2020 International Property Rights Index

Announcement, Property Rights, Frontier Centre

2020 International Property Rights Index Released
The global index ranks property rights protections in 129 countries,
covering 98% of world GDP and 94% of world population.

Washington DC– Property Rights Alliance, in cooperation with 122 think tanks across the world, today released its the 2020 International Property Rights Index. The Index is the world’s only index measuring the strength of physical property rights, intellectual property rights, and the legal and political environments that contain them.

The IPRI Global Launch will be broadcast Tuesday November 24 at 10:00 am EST to 11.30 am EST

Global Launch Link

The pandemic has quickly spread to all the continents and the world is expecting a vaccine that will stop the fear. Property rights are critical in transforming innovation potential into market value. An effective property rights system is embraced by all sectors of industry and has increased human prosperity and social security, giving confidence to individuals and businesses to invest in land. According to Dr. Sary Levy Carciente, author of IPRI “it constitutes a positive feedback loop with freedom. Moreover, the literature reporting the positive and strong relations between property rights and prosperity, a better quality of life, and the development of virtuous social circles, is prolific. This has been shown by the International Property Rights Index (IPRI), in all its editions.”

Three countries — Finland, Switzerland, and Singapore — have achieved the highest property rights protections, according to the 2020 International Property Rights Index.

Renowned economist Dr. Hernando De Soto said, “Property rights guarantee freedom and provide incentives allowing people to live and work for a purpose and not be locked out of the formal economy. Without an integrated formal property system, a modern market economy is inconceivable. I consider it a great honor to introduce the International Property Rights Index and to support the work of the Property Rights Alliance in their mission to cultivate public dialogue on the essential role of property rights in economic advancement around the world.”

Property rights are an essential component of prosperous and free societies. Τhe 129 countries included in 2020-IPRI have a population of 7.3 billion people representing 93.91% of world population, showing that 73% of that population lives in 84 countries with an IPRI between 4.5 and 7.4. Almost half the sample population (48.9%) lives in 29 countries with a middle score of this index, [5.5-6.4].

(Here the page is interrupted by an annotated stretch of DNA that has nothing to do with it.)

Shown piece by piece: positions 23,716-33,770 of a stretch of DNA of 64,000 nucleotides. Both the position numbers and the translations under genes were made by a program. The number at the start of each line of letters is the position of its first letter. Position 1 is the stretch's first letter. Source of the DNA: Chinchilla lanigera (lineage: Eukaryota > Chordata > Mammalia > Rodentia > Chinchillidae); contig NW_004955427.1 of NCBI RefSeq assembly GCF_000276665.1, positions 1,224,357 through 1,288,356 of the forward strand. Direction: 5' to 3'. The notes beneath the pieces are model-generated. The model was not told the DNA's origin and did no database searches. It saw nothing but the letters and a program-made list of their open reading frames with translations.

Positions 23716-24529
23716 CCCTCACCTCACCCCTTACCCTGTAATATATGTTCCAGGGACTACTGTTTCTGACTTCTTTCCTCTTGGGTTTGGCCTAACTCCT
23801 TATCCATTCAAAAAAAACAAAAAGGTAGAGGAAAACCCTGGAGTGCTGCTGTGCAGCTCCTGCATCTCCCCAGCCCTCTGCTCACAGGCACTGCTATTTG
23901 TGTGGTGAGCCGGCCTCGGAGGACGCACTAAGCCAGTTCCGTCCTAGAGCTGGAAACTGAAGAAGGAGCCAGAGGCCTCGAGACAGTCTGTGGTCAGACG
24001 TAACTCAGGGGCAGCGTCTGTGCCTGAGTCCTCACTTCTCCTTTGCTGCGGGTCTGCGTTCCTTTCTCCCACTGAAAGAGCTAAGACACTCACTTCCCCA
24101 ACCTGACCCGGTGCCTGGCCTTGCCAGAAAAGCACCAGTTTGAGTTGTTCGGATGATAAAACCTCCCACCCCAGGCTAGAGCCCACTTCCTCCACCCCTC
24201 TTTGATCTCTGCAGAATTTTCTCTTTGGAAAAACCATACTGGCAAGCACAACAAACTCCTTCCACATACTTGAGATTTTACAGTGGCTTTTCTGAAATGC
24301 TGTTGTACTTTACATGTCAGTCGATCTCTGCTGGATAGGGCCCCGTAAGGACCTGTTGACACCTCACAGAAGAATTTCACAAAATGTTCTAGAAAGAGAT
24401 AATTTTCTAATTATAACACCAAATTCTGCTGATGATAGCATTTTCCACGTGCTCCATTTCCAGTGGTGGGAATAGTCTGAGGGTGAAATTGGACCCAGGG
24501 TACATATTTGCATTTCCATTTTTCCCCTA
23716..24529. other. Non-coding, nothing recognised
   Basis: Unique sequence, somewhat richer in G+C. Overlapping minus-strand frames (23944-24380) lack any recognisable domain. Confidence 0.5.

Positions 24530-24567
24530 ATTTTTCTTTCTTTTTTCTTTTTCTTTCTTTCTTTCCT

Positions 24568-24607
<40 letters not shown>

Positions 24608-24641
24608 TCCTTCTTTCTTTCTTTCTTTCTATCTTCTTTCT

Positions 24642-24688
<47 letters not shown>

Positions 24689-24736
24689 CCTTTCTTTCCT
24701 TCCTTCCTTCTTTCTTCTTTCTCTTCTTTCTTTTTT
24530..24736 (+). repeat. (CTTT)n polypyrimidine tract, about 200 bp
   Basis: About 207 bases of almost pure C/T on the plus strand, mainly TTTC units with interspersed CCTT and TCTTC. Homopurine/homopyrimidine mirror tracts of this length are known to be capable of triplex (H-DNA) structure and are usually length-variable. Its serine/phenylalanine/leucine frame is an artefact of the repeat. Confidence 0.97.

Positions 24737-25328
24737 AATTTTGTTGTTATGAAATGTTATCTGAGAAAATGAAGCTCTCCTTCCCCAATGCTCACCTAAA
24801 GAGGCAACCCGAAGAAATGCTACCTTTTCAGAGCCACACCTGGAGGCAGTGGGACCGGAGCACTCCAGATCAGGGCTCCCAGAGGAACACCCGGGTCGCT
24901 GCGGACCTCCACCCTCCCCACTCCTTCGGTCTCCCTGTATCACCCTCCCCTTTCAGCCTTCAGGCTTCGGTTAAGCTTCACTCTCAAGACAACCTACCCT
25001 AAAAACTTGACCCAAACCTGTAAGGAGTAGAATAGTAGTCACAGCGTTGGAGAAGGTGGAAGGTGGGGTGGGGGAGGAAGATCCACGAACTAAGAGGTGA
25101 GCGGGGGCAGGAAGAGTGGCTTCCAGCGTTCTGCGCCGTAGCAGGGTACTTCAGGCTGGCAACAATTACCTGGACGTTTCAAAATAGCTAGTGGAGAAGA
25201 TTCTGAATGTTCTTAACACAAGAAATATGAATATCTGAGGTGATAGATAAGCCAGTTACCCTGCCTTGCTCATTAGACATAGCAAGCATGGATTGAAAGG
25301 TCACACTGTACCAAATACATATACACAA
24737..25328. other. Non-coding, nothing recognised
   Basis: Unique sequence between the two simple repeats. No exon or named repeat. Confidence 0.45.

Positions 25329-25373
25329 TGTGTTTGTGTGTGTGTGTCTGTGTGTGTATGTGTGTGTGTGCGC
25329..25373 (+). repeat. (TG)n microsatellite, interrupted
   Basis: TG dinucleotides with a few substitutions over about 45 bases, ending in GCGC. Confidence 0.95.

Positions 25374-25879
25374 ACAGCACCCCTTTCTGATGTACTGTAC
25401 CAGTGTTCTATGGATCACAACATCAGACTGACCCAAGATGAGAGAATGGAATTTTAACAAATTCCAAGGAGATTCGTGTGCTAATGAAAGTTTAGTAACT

On the release, Lorenzo Montanari, Executive Director of Property Rights Alliance and Editor of the Index says that “during this pandemic time, now more than ever it is evident how innovation and intellectual property rights are playing an important role in finding solutions to Covid-19. Property Rights are not only one of the most important pillars of any free society but also human rights as stated in the art.17 of the U.N. Universal Declaration of Human Rights.”

Key Findings 

As an average, the sample of the 129 countries showed a score of 5.73, where the Legal and Political Environment (LP) was the weakest component with a score of 5.14, followed by the Intellectual Property Rights (IPR) component with a score of 5.55; Physical Property Rights (PPR) was the strongest component with a score of 6.5. 

Although the 2020 IPRI average score is 5.728, when population weighs in, it is reduced to 5.649, which is a decrease of 1.03% from last year (5.7086). However, there is an improvement if compared to 2018 IPRI-population (5.645) and 2017 IPRI-population (5.522), presenting a promising scenario where more people around the world enjoy property rights protection.

Three countries, Finland, Switzerland and Singapore have achieved the highest property rights protections. Finland remains 1st overall in protection of property rights, with a score of 8.654. While the trade war between China and the Unites States has drawn attention to the importance of intellectual property rights, the IP gap remains the same. United States experienced a score of 8.050, while China got a 6.045 score. 

The IPRI in its 14th edition also includes four case studies from think tanks around the world: Τhe Case of Peru: The Mystery of Capital among the Indigenous Peoples of the Amazon by Dr. Hernando de Soto, Instituto Libertad y Democracia (Peru).

Undoing 26 Years of Progress: Property Rights in South Africa by Jacques Jonker and Martin van Staden, Free Market Foundation (South Africa).

Multipurpose Cadastre Project and Its Role in Property Rights Protection in Colombia by Carlos Augusto Chacón Monsalve and María Fernanda Gallego, Instituto de Ciencia Política Hernán Echavarría Olózaga, Colombia.

Innovation Accelerated: Factors Enabling Rapid COVID-19 Vaccine Development by Philip Thompson and Mary Ann Cortese, Property Rights Alliance, USA 

The Executive Summary can be found here

The complete dataset with country profiles and a country comparison tool can be found here.

www.internationalpropertyrightsindex.org